Exterior entrance of an Accessory Dwelling Unit
Credit: San Francisco Planning
Citywide

Accessory Dwelling Units

Accessory Dwelling Units (ADUs), also called secondary units, in-law units, or cottages, are units added to existing and new residential buildings. Adding an ADU to your property can provide several benefits, such as providing housing for family members, simplifying your lifestyle, and increased financial flexibility. If you are ready to apply for a permit to add an Accessory Dwelling Unit (ADU), start your application online.

ADU ONLINE APPLICATION STATUS
We are currently processing ADU applications submitted the week of November 22, 2021

Last updated: November 29, 2021

In 2016, San Francisco's Accessory Dwelling Unit Program became available Citywide to all zoning districts that permit residential use. As of January 2020, California implemented new laws that govern ADUs statewide, allowing ADUs to be added to Single- and Multi-Family buildings. 

Types of ADUs

There are four ADU types:

  1. Conversion ADUs are new units that convert space in a residential building.
  2. Attached ADUs are new units that expand a residential building. 
  3. Detached ADUs are new free-standing buildings located on a residential property. 
  4. Junior ADUs (JADU) are a new type of ADU that convert up to 500 square feet of space in a single-family structure. JADU requires owner-occupancy in either the remaining portion of the single-family home or the newly created JADU.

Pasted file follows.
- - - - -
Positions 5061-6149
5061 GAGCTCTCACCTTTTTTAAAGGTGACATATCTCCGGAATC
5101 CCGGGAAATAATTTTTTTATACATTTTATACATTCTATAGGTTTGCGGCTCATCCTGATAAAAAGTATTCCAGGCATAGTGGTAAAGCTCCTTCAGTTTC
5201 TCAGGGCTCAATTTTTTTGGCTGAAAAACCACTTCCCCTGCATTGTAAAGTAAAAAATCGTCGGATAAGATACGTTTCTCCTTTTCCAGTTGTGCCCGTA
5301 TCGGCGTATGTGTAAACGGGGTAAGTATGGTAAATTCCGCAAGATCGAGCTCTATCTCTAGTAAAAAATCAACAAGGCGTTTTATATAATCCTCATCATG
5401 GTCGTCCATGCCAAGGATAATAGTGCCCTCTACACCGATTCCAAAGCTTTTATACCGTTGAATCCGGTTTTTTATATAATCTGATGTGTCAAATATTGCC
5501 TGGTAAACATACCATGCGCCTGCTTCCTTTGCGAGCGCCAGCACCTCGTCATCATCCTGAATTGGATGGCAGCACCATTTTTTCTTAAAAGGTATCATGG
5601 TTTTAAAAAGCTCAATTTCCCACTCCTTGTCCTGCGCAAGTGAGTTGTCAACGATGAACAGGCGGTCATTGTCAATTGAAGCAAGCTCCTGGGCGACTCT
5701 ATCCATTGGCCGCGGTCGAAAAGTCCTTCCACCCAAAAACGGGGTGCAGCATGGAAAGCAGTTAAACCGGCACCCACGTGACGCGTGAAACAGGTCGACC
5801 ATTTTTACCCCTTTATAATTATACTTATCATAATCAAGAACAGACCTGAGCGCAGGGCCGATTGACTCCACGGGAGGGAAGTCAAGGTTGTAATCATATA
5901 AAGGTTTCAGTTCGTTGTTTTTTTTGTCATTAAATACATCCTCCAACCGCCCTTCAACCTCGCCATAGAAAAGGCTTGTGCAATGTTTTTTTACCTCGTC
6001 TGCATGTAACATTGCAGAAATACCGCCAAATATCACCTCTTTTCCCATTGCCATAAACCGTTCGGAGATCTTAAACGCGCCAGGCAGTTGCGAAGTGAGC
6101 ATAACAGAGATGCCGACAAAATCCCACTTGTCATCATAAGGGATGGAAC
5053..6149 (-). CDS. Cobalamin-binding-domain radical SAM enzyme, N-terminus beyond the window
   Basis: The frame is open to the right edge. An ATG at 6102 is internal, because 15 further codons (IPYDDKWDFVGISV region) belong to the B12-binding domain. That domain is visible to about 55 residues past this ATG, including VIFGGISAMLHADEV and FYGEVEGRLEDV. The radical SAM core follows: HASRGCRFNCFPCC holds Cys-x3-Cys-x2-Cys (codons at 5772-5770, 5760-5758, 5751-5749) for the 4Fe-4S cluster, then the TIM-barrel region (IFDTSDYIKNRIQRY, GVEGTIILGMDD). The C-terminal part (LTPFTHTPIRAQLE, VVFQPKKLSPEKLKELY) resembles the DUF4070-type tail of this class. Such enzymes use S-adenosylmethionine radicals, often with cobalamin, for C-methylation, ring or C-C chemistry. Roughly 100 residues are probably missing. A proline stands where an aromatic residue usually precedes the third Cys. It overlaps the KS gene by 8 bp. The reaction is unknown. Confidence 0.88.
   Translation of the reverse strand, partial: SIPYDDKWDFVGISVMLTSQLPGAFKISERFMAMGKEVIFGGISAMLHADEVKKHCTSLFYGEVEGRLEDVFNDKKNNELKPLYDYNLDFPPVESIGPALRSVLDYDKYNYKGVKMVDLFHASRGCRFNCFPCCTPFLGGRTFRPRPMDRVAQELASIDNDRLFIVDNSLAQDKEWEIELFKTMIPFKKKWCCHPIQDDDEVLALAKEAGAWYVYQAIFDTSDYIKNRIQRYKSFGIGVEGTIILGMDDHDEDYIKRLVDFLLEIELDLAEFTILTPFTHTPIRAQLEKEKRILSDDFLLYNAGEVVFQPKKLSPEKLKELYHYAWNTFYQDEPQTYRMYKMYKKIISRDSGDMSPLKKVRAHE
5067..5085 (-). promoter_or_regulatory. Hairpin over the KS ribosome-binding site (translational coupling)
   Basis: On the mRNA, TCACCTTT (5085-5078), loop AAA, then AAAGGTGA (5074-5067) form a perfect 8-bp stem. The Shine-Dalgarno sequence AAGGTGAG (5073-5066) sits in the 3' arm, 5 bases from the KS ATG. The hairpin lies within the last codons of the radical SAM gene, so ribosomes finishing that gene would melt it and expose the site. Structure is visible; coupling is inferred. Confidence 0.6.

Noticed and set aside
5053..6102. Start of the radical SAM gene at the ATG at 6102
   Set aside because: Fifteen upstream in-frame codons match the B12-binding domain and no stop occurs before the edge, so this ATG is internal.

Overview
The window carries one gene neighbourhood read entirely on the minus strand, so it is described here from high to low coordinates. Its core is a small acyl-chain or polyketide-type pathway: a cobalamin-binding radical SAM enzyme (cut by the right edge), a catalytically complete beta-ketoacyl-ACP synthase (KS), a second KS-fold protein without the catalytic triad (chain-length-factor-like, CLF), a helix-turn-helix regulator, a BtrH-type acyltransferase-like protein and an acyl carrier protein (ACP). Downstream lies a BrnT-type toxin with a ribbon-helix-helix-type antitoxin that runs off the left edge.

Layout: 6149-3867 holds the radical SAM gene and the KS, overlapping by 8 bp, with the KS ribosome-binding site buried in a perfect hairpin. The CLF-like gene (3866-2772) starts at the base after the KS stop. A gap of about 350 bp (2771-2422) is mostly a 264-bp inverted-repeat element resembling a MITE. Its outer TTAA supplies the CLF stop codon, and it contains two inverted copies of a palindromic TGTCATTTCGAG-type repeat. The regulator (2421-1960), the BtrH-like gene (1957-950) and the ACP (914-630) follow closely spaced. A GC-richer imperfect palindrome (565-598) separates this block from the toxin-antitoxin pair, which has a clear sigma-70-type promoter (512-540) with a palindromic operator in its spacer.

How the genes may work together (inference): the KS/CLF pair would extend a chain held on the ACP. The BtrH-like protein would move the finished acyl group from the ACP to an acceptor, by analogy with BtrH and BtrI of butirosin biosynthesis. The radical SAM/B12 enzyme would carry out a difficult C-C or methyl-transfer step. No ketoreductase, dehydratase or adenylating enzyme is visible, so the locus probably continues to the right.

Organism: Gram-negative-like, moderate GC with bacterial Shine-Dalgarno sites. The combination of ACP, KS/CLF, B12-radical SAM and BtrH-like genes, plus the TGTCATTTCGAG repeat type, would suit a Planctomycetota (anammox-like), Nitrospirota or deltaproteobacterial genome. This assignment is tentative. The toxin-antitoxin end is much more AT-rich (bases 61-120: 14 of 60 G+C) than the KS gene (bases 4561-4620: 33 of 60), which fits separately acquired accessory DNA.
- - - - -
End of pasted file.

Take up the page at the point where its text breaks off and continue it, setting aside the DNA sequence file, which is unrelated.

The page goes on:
The type of ADU which can be added to a property depends on your building type and the ADU Program. See the relevant tab for your type of building to learn more about the ADU Program options. 

Legalization of Unauthorized Unit

In some cases an unauthorized unit already exists on the property without permits. Use this Legalization of Unauthorized Units Checklist to review what items are required. More information is available on the Department of Building Inspection (DBI) website.

Below are further requirements, guidelines, and resources for ADUs (reminder: find your zoning information using the Property Information Map).

Three ADU Programs are available for single-family buildings: Local, State, or Hybrid.

Local Program

This program allows adding ADUs to an existing or proposed single-family building (subject to relevant requirements and Codes).

  • Types of ADUs allowed: Conversion, Attached, and Detached (may be new construction or converted from existing space)

These new, detached ADUs must be located within the buildable area of the property. For detached ADUs allowed outside of the buildable area, please see the State program.

Number of ADUs allowed*

Existing buildings

  • 4 or less legal dwelling units on the lot: 1 ADU allowed